The actual editing of samples onboard is limited.  Put it up against, say, the ESX, and it looks downright primitive.  You can’t really do live pitching of a sample, you can’t play chromatically, there’s no LFO modulation and really, no real-time tweaking at all outside of the effects.  But I’ll let you in on a little secret.  The time stretching can wreak major havoc on a sample and hardly anyone realizes it.  Sure, it’s no 12-bit Akai sampler, but take a drum loop, timestretch it 150% one way and then timestretch that 150% the other way (or vice versa) and you’ve just completely mutated your loop.  Keep taking it back and forth to either extreme and it yields some really interesting artifacts and swing that you would never have expected.  Same thing with a melody or bassline, it will totally fuck it up in the best way possible.  Or try this, stretch a sample out by the max 150%, make a reversed copy of it, re-sample that to another pad with reverb on it and then make a reverse copy of THAT on yet another pad.  Just try it and you’ll wonder why these don’t go for a hell of a lot more $ than they do.  I just take a sample and dedicate an entire bank of 16 slots to it.  You don’t have to take the time to scroll through a list of generically named samples and tell the 808 where to store the re-sample you just did.  And you don’t have to keep deleting things to avoid running out of space.  You hit a pad that you want to sample to, play the sample through the effects or whatever and bam, you still have your original sample and you have the re-sample right next to it.  Keep what you like, delete what you don’t.  Fuck with it ever further, whatever you want.  It doesn’t really matter because you have hours of sampling time and 1,024 sample slots.  😉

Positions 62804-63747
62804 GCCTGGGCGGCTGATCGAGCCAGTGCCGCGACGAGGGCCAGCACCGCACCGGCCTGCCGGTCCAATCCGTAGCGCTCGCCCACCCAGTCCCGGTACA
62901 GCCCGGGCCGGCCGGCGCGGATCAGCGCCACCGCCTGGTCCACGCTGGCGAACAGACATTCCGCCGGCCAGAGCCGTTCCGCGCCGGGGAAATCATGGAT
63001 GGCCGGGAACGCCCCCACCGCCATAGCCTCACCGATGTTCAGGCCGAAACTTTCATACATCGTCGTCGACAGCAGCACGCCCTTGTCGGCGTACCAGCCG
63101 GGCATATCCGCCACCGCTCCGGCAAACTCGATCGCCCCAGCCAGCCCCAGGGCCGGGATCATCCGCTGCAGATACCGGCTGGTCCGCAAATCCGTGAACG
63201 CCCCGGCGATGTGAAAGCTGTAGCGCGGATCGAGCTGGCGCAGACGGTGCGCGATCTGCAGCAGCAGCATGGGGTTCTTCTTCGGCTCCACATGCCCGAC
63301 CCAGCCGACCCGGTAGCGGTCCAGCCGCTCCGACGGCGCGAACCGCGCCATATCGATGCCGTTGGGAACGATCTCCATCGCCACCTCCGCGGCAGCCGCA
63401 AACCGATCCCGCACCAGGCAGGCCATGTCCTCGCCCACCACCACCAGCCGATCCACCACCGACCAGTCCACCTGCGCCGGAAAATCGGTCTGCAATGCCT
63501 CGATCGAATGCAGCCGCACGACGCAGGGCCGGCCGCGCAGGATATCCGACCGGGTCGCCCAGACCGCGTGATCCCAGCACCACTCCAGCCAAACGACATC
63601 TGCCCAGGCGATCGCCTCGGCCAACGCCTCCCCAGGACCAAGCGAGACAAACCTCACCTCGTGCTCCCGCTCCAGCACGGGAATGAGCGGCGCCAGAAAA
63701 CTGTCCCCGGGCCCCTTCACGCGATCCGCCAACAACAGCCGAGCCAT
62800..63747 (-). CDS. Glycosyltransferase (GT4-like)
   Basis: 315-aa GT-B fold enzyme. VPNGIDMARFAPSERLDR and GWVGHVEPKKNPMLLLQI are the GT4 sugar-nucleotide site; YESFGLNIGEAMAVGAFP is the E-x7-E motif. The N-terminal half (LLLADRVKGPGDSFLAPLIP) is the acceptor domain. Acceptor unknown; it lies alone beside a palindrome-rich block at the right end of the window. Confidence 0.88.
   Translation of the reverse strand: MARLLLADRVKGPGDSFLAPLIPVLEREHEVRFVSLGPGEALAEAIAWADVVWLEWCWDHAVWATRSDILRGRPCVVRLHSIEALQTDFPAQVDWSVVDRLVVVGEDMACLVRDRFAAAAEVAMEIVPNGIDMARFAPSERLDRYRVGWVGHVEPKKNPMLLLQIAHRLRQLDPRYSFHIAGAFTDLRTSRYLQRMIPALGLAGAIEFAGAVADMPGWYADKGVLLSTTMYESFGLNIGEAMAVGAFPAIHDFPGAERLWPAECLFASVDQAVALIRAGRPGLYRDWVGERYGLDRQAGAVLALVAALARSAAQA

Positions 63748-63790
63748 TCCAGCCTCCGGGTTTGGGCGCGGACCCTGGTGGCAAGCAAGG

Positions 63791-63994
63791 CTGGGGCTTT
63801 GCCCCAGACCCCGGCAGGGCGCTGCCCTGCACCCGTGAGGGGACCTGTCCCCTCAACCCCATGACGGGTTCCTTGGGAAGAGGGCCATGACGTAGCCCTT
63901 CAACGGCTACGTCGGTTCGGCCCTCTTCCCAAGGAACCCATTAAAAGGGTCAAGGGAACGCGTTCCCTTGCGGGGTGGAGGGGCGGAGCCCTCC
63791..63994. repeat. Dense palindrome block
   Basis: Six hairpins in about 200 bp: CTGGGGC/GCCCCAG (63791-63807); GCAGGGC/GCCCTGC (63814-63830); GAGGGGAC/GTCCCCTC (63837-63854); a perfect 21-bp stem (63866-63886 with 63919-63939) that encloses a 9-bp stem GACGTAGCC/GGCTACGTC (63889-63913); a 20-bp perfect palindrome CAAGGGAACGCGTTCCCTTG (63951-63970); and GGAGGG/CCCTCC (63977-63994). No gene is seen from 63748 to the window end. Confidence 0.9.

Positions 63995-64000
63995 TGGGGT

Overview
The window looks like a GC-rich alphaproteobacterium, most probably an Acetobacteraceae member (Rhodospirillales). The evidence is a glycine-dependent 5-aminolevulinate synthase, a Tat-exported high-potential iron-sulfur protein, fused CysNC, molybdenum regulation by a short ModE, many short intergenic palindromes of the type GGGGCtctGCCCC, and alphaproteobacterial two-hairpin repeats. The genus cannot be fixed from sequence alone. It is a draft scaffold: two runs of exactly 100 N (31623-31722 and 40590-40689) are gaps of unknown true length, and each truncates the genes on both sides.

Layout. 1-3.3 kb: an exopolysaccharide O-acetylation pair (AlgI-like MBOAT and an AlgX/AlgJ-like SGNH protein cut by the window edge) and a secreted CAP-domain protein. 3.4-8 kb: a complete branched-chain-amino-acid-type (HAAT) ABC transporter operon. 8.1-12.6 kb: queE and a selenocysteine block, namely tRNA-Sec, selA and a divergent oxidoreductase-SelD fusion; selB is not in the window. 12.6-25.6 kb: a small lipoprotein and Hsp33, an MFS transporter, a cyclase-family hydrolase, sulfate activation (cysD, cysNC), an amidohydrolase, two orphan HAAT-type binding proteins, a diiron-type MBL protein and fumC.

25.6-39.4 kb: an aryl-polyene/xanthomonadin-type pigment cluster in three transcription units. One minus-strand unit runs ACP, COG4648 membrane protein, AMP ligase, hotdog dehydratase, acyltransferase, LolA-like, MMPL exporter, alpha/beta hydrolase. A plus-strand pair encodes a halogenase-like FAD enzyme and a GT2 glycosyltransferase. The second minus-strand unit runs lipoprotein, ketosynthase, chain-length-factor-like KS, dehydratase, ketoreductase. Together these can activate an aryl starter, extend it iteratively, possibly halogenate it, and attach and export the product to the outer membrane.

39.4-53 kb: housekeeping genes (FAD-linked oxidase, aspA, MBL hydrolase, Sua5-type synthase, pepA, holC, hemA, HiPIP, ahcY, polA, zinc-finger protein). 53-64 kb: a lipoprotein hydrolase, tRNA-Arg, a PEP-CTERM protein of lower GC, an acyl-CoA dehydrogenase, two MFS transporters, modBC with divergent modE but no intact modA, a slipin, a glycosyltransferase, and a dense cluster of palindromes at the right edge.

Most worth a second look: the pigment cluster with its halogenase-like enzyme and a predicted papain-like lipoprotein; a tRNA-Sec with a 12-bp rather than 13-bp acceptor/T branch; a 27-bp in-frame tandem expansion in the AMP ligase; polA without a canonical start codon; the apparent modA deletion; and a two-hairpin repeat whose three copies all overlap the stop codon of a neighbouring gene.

What do you not want to use the SP-808 for?  Well, it really sucks as a drum machine if you want to do anything but the most basic programming.  The zip disc simply can’t keep up with anything complex.  The onboard four track is great for just recording input from your other machines (and then sending it to a pad for safe keeping).  But you probably don’t want to try to sequence your whole song with the linear event recorder.  You can (and that is what Roland really intended it for) but, again, nothing too complex.  Also, the SP-808 can not make sandwiches worth a damn.  But then neither does your old 12-bit Akai or any of the flavor of the week software samplers.  😉

All of this is to say that it really takes a beating whenever I see someone ask if they should buy one but, yes, the SP-808 has its place even today.  Just use it for a huge sample tank that has the effects and timestretching you need to royally fuck up any sample you care to put into it.  Pair it with another sampler more suited to drum programming and never look back.  Just don’t expect it to be an all in one solution or the only sampler you’ll ever need.  And whenever someone finally figures out how to fix the zip drive limitation on it, look out, these things will be in demand.


Literature & Software

SP-808 Owner’s Manual
SP-808EX Owner’s Manual
Wave Converter Application (PC)
Wave Converter Application (MAC)
OS Version 1.050 (PC)
OS Version 1.050 (MAC)
SP-808EX OS (PC)
Info on CF Reader installation


1 Response to Roland SP-808

  1. JUKE179r says:

    Thanks for the info, the manuals and software. I added the 808ex OS onto my 808 and it is amazing. I also added the Zip750 disk drive as you mentioned. Now it’s a keeper!